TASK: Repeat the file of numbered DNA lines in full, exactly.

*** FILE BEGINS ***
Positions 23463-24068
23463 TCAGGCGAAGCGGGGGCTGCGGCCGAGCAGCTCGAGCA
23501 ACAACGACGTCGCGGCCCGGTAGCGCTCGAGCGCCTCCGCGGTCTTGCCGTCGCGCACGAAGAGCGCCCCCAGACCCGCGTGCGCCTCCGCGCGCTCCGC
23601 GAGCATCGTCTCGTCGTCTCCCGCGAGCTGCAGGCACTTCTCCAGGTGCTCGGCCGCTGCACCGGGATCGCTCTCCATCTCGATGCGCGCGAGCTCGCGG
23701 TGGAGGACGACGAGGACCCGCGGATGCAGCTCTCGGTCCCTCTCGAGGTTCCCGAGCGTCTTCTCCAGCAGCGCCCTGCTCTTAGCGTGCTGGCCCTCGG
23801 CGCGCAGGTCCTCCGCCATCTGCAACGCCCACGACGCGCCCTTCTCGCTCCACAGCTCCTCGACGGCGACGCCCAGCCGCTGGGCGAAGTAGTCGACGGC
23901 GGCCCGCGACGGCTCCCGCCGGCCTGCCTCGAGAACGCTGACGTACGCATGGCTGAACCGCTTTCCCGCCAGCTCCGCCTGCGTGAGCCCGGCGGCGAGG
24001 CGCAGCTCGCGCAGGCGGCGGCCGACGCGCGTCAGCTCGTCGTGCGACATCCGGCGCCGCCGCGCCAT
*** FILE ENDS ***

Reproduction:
Positions 23463-24068
23463 TCAGGCGAAGCGGGGGCTGCGGCCGAGCAGCTCGAGCA
23501 ACAACGACGTCGCGGCCCGGTAGCGCTCGAGCGCCTCCGCGGTCTTGCCGTCGCGCACGAAGAGCGCCCCCAGACCCGCGTGCGCCTCCGCGCGCTCCGC
23601 GAGCATCGTCTCGTCGTCTCCCGCGAGCTGCAGGCACTTCTCCAGGTGCTCGGCCGCTGCACCGGGATCGCTCTCCATCTCGATGCGCGCGAGCTCGCGG
23701 TGGAGGACGACGAGGACCCGCGGATGCAGCTCTCGGTCCCTCTCGAGGTTCCCGAGCGTCTTCTCCAGCAGCGCCCTGCTCTTAGCGTGCTGGCCCTCGG
23801 CGCGCAGGTCCTCCGCCATCTGCAACGCCCACGACGCGCCCTTCTCGCTCCACAGCTCCTCGACGGCGACGCCCAGCCGCTGGGCGAAGTAGTCGACGGC
23901 GGCCCGCGACGGCTCCCGCCGGCCTGCCTCGAGAACGCTGACGTACGCATGGCTGAACCGCTTTCCCGCCAGCTCCGCCTGCGTGAGCCCGGCGGCGAGG
24001 CGCAGCTCGCGCAGGCGGCGGCCGACGCGCGTCAGCTCGTCGTGCGACATCCGGCGCCGCCGCGCCAT